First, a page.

SAFETYLIT WEEKLY UPDATE

We compile citations and summaries of about 400 new articles every week.
Email Signup | RSS Feed

HELP: Tutorials | FAQ
CONTACT US: Contact info

Search Results

Journal Article

Citation

Dingman AL, Stence NV, O'Neill BR, Sillau SH, Chapman KE. Pediatr. Neurol. 2018; 82: 29-35.

Affiliation

Department of Pediatrics, Division of Child Neurology, University of Colorado Anschuts Medical Campus, Aurora, Colorado.

Copyright

(Copyright © 2018, Elsevier Publishing)

DOI

10.1016/j.pediatrneurol.2017.12.003

PMID

29625848

Abstract

BACKGROUND: The objective of this study was to characterize hypoxic-ischemic injury and seizures in abusive head trauma.

METHODS: We performed a retrospective study of 58 children with moderate or severe traumatic brain injury due to abusive head trauma. Continuous electroencephalograms and magnetic resonance images were scored.

RESULTS: Electrographic seizures (51.2%) and hypoxic-ischemic injury (77.4%) were common in our cohort. Younger age was associated with electrographic seizures (no seizures: median age 13.5 months, interquartile range five to 25 months, versus seizures: 4.5 months, interquartile range 3 to 9.5 months; P = 0.001). Severity of hypoxic-ischemic injury was also associated with seizures (no seizures: median injury score 1.0, interquartile range 0 to 3, versus seizures: 4.5, interquartile range 3 to 8; P = 0.01), but traumatic injury severity was not associated with seizures (no seizures: mean injury score 3.78 ± 1.68 versus seizures: mean injury score 3.83 ± 0.95, P = 0.89). There was a correlation between hypoxic-ischemic injury severity and seizure burden when controlling for patient age (rs=0.61, P < 0.001). The ratio of restricted diffusion volume to total brain volume (restricted diffusion ratio) was smaller on magnetic resonance imaging done early (median restricted diffusion ratio 0.03, interquartile range 0 to 0.23 on magnetic resonance imaging done within two days versus median restricted diffusion ratio 0.13, interquartile range 0.01 to 0.43 on magnetic resonance imaging done after two days, P = 0.03).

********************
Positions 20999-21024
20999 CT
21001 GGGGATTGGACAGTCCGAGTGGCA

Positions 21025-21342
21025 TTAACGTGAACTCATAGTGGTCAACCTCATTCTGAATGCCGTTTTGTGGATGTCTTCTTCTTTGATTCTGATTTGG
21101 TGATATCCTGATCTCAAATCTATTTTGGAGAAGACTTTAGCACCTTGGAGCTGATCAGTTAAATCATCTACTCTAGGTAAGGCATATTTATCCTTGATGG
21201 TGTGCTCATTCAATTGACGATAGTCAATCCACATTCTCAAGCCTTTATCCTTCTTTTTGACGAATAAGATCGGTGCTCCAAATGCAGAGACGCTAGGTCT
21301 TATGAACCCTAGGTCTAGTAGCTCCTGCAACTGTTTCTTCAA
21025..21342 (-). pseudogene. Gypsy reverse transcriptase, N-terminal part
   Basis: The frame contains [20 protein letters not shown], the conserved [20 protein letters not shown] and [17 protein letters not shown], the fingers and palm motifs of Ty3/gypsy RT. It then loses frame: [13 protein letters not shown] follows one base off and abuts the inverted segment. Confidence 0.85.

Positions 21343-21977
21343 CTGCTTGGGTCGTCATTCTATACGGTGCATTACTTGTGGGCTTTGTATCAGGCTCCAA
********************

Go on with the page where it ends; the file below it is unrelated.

CONCLUSIONS: Electrographic seizures are common in children with moderate to severe traumatic brain injury from abusive head trauma, and therefore children with suspected abusive head trauma should be monitored with continuous electroencephalogram. Severity of hypoxic-ischemic brain injury is correlated with severity of seizures, and evidence of hypoxic-ischemic injury on magnetic resonance imaging may evolve over time. Therefore children with a high seizure burden should be reimaged to evaluate for evolving hypoxic-ischemic injury.

Published by Elsevier Inc.


Language: en

Keywords

Abusive head trauma; Acute seizures; Hypoxic-ischemic injury; Status epilepticus; Traumatic brain injury

NEW SEARCH


All SafetyLit records are available for automatic download to Zotero & Mendeley
Print